Coping with Adversity

Coping with Adversity

Regional Economic Resilience and Public Policy

Coping with Adversity addresses the question of why some metropolitan-area regional economies are resilient in the face of economic shocks and chronic distress while others are not. It is particularly concerned with what public policies make a difference in whether a region is resilient. The authors employ a wide range of techniques to examine the experience of all metropolitan area economies from 1978–2014. They then look closely at six American metropolitan areas to determine what strategies were employed, which of these contributed to regional economic resilience, and which did not. Charlotte, North Carolina, Seattle, Washington, and Grand Forks, North Dakota, are cases of economic resilience, while Cleveland, Ohio, Hartford, Connecticut, and Detroit, Michigan, are cases of economic nonresilience. The six case studies include hard data on employment, production, and demographics, as well as material on public policies and actions.

The authors conclude that there is little that can done in the short term to counter economic shocks; most regions simply rebound naturally after a relatively short period of time. However, they do find that many regions have successfully emerged from periods of prolonged economic distress and that there are policies that can be applied to help them do so. Coping with Adversity will be important reading for all those concerned with local and regional economic development, including public officials, urban planners, and economic developers.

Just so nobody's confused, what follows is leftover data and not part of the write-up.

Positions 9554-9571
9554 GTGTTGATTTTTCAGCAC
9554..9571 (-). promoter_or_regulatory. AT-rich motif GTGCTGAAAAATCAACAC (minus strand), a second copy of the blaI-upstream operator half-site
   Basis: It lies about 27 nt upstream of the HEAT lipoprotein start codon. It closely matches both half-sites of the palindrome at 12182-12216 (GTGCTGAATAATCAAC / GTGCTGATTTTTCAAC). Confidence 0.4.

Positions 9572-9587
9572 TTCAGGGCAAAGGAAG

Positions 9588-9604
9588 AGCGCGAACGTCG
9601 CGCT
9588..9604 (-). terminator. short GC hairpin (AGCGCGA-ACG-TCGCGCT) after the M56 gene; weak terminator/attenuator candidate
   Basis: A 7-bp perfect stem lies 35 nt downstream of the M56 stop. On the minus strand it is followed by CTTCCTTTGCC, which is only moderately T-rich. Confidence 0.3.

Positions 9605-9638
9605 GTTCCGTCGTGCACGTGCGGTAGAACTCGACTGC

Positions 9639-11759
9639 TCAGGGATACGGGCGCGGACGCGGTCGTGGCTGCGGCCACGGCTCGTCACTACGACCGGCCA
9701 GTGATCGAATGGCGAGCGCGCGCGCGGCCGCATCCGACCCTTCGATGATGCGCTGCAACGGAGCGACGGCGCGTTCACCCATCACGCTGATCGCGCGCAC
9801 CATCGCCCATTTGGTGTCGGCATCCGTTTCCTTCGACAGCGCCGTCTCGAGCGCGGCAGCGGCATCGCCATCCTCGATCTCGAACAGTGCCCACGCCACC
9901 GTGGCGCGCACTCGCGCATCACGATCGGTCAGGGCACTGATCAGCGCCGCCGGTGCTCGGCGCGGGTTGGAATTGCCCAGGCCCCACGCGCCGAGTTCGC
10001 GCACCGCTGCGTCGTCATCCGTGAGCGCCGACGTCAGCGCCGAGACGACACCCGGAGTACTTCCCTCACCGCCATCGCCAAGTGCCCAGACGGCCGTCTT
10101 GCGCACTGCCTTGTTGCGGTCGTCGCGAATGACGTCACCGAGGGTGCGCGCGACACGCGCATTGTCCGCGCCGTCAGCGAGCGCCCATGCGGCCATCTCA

Howard Wial

Howard Wial is the former Director of the Center for Urban Economic Development at the University of Illinois at Chicago. He is coauthor of New Rules for a New Economy, also from Cornell, and coeditor of Urban and Regional Policy and Its Effects.


New Rules for a New Economy
Employment and Opportunity in Post-Industrial America
Stephen A. Herzenberg, John A. Alic, Howard Wial
Three quarters of the American workforce is now employed in services, a substantial portion in low-paying, dead-end jobs. Can the service economy do as well by the American worker as the old manufacturing economy? Can the widely shared prosperity that...